There is another record that I found, but I’m less sure of it.  It is for a “John Archibald Finnacy” born in 1765 in Maryland.  I don’t know why I am unsure of this as being “our” John Phenicie.  There were references in census records that showed Joseph and other family members as being born in Maryland.  The name and the date correspond as well.  There is a similar record for a Joseph Finnacy born in the same location.  The birth date is shown as 1768 which is different than all other records of Joseph Phenicie which show him as being born in 1762.  In any case, it gives the parents of these two as Stephen (b. 1730) and Ann.  That date would match my supposition and other clues.  Stephen is also a common name in both family lines.

So the data all seems to support the suppositions I made to start off.  I found the name of John Phenice’s wife – also known as my great great great great grandmother Margaret Maurer.   Since everything else lined up so well, I also added the parents of John as being Stephen Finnacy and Ann.  I’m happy with the results, though I haven’t been able to find out when the family immigrated or where they are from.  I get new matches frequently and there are also a few unconnected DNA matches who have the Finecy name in their trees.  There’s always something else to explore.


May 11, 2017 Update – I obtained a new photo from the same day as this photo was taken.  Better yet, the names of everyone was labeled on the photo!  So I edited this post with those names and here is the photo.

The Samuel Charles Phenice family in 1935.

Harry Clifton Phenice, Lola “Myrtle” Phenice Cozad, Samuel Charles Phenice, Anna “May” Phenice Taylor, and Emma Orra Phenice Quillen. A father and four of his children circa 1935.

Hathaway Horse Sense

A Little Bit of Horse Sense Goes a Long Way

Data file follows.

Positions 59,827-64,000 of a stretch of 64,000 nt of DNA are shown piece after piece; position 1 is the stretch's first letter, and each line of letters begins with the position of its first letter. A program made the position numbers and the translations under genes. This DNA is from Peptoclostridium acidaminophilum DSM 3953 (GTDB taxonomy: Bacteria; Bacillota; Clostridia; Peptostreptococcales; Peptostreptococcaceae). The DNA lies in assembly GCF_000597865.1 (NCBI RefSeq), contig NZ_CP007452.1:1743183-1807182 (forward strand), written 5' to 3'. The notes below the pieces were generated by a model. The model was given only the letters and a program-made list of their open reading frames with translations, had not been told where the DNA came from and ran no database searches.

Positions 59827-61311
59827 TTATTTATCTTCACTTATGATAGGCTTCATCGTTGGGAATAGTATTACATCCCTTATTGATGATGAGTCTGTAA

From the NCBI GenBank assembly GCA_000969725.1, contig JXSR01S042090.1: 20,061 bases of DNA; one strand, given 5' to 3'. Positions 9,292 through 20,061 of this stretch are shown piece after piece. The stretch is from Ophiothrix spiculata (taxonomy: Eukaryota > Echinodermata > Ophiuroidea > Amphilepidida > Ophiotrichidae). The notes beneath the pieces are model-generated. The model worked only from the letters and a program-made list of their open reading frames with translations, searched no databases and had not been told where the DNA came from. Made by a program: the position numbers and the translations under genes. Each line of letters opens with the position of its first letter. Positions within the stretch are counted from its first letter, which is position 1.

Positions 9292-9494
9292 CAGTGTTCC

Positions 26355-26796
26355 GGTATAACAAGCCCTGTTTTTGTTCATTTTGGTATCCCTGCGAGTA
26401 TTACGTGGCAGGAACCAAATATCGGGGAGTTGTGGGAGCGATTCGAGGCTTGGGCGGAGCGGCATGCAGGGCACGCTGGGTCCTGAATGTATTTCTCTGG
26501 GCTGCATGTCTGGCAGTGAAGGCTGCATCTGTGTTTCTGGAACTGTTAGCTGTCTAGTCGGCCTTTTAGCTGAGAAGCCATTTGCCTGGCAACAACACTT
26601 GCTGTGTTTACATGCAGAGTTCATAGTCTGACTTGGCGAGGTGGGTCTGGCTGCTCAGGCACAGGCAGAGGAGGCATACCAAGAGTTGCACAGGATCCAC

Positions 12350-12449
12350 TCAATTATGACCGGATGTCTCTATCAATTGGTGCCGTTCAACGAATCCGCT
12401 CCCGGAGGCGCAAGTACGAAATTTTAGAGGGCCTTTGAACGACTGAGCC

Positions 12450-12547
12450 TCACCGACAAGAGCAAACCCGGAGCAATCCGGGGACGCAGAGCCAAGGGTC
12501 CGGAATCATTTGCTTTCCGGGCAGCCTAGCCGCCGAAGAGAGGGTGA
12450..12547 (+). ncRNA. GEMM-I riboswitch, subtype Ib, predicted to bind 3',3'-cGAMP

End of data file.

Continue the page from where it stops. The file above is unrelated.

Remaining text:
I have recently been going through the book that Edith Keys Segraves put together and published in 1980.  It is called “Cook-Keys Family: Two Centuries in England and America.” In it she lists the ancestors of Henry Keys and Martha Cook, my great great grandparents.  I’m sure you know all about them because I have mentioned them before and recently posted a photo of their three daughters – Daisy, Mabel and Ruth. (See Dec. 13, 2015 post by clicking on thumbnail.) 1890s -Ruth Mabel and Daisy Keys Clarity Portrait Drama Those three daughters are the root of the discovery I recently was able to confirm.

In the book Cousin Edith not only lists the ancestors, but also spent a good bit of time and energy in finding and naming as many descendants as she could find.  At that time it would have meant a lot of telephone calls (with real phones connected to the wall!) and letters (remember those?  You would sit down and write on paper with a pen!)  And she didn’t stop with just the descendants of Henry and Martha, she went back two generations further – namely to William Horsnell who was born in 1770.  I posted a photo of Uncle Will Horsnell (son of William) a while back. (See Feb. 24, 2016 post by clicking on thumbnail.) 1875 - William Horsnell and Rebecca in Iowa Rev.He’s the uncle that moved from Iowa to Louisiana and Martha Cook Keys followed him there.  He’s the first person buried at China cemetery.

But before Martha moved to Louisiana, some of her Horsnell and Cook relatives followed Unce Will and his brothers to Iowa in the 1850s.  Cousin Edith tracked most of this information and listed their descendants at the end of her book.  And me being the devoted (or deranged – you can choose your adjective!) genealogist that I am, I have been entering all of these people into my own family tree.  Then I take it a bit further and try to bring it up to date.  Using birth and death notices on Ancestry is the first thing I do.  Then I look up obituaries online or on FindAGrave.com.  Some of them will list all of the family members, which is really helpful.  Once I get to people born in the 50s, I take to Facebook and see who I can find.